If we want our streets to be communities, we need to allow kids to be part of it. Yes, once in a while they might be noisy. Yes, horror of horrors, a wing-mirror might occasionally get knocked off by a stray football. Deal with it - they have as much right to use the space as anybody else; the average adult could learn a lot from the average 11 yr old as to the meaning of the word FUN."
A care home and 3 council houses have just been built on the only green area that children can get to on our estate without crossing major roads. A through road prevents them playing safely on the streets. i wish my children had the freedom that I had growing up but until then they have to be in the garden (so not socialising) or at the park (where play is very defined and confined) its sad
Reclaiming The Residential Street As Play Space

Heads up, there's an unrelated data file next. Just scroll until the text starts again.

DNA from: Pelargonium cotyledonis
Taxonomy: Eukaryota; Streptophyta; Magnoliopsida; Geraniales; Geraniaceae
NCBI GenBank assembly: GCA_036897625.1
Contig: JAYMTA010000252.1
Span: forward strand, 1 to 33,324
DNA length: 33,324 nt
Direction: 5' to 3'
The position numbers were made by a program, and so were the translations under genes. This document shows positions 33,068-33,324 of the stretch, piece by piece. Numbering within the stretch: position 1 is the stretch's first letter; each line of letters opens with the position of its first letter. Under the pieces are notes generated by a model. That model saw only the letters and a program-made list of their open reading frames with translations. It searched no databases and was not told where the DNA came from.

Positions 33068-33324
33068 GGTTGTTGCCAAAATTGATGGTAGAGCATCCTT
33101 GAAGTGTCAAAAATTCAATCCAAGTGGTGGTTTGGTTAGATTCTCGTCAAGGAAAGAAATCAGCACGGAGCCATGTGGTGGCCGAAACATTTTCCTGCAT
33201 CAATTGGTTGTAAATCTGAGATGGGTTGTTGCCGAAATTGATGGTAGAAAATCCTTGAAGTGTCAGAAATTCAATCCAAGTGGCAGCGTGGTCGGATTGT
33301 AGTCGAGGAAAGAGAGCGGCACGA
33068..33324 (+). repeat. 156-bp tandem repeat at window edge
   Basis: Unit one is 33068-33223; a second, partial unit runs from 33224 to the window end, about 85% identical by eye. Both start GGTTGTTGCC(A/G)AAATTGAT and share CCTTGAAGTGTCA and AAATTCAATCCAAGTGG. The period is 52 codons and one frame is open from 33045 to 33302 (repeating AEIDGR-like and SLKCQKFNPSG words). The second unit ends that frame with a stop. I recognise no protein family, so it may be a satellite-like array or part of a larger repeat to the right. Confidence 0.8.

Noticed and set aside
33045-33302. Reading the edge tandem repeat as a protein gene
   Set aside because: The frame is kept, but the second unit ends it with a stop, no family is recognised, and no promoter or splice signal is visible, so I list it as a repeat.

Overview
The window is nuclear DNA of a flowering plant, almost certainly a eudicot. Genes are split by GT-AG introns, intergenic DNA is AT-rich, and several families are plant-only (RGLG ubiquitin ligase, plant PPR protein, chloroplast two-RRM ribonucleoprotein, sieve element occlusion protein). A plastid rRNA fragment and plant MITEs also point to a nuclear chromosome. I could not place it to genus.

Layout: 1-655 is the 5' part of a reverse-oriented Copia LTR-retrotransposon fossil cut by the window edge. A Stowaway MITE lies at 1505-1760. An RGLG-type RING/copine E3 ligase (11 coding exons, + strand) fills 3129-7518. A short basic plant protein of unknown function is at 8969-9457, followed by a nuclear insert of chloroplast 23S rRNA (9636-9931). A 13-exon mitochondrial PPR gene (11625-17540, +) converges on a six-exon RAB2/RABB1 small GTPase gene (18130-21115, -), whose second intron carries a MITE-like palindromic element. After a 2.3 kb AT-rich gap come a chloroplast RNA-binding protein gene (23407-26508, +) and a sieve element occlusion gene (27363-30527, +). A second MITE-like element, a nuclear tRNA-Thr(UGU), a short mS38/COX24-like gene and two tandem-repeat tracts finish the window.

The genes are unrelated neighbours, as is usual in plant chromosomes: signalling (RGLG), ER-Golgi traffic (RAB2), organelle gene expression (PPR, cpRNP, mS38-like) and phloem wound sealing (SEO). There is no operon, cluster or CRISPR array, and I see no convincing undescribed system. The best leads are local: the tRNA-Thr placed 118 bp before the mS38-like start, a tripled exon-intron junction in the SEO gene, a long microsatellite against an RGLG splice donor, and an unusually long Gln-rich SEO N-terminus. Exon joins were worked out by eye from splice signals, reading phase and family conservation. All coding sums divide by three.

This paper explains how the residential street has progressively lost its function as a play space. In many cities, spontaneous informal child play on streets has been largely replaced by car-dependent, adult supervised games which are more formally organised and distant from the local neighbourhood. There is an assumption by many parents, politicians and planners that a large number of parks, playgrounds and large back yards will satisfy children's recreation needs, and there will be no requirement for children to use streets as play areas. This paper argues a case that streets need to be reclaimed as play space. Research incorporating children's views reveals that they place a high value on streets as play space. Allowing children to play in the local streets has benefits not only for the children, but also for parents involved in their transport, for adults of the neighbourhood concerned with building a sense of community involvement, and for the community at large in terms of lowering traffic congestion and related problems. Strategies that may assist the process of reclaiming residential streets as play space for children are discussed.